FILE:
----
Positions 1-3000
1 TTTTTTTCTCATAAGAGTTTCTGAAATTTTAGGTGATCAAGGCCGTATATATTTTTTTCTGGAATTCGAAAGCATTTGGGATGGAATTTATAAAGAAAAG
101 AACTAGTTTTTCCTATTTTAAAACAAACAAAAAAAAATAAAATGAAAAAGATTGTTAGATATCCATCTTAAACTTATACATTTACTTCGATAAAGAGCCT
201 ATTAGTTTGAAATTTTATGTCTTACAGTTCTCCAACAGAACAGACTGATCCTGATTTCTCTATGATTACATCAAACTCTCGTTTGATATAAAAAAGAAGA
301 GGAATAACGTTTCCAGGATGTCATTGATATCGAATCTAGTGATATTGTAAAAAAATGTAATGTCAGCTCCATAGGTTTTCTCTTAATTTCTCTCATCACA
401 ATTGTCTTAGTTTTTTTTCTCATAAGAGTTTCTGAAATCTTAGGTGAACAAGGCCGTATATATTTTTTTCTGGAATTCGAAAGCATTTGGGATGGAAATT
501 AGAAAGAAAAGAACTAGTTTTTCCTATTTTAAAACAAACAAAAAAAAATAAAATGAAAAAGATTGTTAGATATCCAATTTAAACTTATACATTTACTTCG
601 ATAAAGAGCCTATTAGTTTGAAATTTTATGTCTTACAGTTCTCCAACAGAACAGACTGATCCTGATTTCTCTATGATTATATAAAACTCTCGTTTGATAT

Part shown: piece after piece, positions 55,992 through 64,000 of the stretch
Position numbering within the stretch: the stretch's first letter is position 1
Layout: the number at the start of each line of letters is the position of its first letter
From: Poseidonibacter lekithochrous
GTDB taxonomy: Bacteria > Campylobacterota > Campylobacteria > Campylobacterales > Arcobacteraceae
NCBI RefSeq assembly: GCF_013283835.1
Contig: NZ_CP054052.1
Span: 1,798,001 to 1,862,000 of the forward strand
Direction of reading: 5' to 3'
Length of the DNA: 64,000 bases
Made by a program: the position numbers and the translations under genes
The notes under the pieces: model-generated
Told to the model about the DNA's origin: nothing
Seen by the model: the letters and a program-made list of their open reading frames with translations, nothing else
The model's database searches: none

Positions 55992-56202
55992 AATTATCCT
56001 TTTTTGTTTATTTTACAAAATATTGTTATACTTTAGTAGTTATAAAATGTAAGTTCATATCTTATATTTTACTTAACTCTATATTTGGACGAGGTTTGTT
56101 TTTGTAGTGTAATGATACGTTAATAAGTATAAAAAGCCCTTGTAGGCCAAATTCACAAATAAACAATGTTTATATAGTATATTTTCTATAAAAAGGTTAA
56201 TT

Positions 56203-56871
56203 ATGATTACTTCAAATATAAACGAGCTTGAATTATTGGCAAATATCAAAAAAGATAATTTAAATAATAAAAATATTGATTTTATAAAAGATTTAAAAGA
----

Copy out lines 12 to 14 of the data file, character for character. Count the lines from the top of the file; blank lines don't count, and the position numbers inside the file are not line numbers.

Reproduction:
From: Poseidonibacter lekithochrous
GTDB taxonomy: Bacteria > Campylobacterota > Campylobacteria > Campylobacterales > Arcobacteraceae
NCBI RefSeq assembly: GCF_013283835.1